A customer service policy

Claims Consortium specialise in claims for property damage from perils such as storm, flooding or fire. Integral to the group’s success has been a focus on customer service. You only have to read a short way down the homepage on their website before you come to the statement: “Customer service is the foundation of everything we do”.

Since starting out from founder Jeremy Hyams’ front room in 1996, Claims Consortium Group has become something of a success story. Now employing nearly 300 people, primarily at their offices near Taunton in Somerset, the company provides property claims handling and claims workflow technologies working with the majority of the UK’s blue chip insurers. They specialise in claims for property damage from perils such as storm, flooding or fire.

Integral to the group’s success has been a focus on customer service. You only have to read a short way down the homepage on their website before you come to the statement: “Customer service is the foundation of everything we do”.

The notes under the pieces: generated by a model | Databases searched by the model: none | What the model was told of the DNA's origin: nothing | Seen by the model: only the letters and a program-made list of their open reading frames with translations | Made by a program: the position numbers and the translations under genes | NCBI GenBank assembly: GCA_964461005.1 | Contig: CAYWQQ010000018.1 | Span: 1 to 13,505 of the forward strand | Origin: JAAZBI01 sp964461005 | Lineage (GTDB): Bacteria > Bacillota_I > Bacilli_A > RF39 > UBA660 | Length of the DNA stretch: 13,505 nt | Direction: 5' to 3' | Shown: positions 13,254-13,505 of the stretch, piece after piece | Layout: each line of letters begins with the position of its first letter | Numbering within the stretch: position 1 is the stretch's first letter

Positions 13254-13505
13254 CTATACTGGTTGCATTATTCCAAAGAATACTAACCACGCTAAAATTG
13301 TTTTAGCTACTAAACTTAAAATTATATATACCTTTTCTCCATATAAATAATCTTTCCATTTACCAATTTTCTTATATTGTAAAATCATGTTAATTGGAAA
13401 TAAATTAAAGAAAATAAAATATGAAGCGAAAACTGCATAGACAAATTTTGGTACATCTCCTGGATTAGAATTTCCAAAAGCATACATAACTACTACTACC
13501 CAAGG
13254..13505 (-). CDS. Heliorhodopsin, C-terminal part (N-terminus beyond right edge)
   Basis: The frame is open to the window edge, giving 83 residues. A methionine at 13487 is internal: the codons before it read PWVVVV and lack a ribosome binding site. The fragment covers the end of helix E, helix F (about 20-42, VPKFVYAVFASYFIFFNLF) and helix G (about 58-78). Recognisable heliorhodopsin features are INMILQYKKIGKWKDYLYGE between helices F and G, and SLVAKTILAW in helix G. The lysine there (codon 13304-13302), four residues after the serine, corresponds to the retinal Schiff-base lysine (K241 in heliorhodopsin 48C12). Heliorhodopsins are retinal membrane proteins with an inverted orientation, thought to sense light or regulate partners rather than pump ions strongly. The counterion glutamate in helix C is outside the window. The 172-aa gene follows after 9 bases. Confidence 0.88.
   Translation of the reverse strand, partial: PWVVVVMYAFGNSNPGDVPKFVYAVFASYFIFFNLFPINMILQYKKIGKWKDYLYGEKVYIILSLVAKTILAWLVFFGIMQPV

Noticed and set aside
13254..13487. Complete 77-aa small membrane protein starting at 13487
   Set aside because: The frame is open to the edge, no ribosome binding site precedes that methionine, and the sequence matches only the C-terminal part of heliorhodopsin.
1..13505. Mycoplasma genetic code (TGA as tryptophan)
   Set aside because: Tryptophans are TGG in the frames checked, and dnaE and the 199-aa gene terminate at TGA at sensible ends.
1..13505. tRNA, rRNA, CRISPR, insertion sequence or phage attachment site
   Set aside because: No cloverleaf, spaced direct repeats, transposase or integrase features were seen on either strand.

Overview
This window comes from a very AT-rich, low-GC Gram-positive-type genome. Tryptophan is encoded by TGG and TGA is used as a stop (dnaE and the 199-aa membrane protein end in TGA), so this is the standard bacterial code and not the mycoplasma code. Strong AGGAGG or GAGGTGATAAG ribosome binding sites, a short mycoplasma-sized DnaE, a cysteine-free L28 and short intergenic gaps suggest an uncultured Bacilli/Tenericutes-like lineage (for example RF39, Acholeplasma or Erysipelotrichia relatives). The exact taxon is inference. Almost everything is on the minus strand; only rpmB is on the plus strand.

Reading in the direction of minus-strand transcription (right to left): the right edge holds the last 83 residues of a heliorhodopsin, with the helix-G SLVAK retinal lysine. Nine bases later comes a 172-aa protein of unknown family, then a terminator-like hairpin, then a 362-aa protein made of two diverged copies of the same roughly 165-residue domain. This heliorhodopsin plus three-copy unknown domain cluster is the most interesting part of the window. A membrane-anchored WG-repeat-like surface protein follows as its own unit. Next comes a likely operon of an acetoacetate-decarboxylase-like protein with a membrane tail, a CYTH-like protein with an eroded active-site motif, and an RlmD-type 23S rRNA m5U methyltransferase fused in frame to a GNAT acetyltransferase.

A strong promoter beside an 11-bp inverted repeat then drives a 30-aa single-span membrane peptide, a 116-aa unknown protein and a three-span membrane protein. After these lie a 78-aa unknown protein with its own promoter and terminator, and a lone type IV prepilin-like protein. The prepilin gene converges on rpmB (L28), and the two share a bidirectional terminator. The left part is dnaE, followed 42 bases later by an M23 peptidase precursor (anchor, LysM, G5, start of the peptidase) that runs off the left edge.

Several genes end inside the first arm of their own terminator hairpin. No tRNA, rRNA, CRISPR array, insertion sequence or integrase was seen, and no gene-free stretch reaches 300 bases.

Matt Brady, Group Managing Director, explains: “We’re very conscious that the customers we deal with are in a situation they didn’t want to be in. They’re often stressed and, having placed their policy with a blue chip insurer, have high expectations of service. So we put the emphasis on service right from the outset. For example, we ask our call centre staff to score a customer’s happiness from their very first call. This individualises the customer and places the focus on customer satisfaction straightaway.”

Service through the supply chain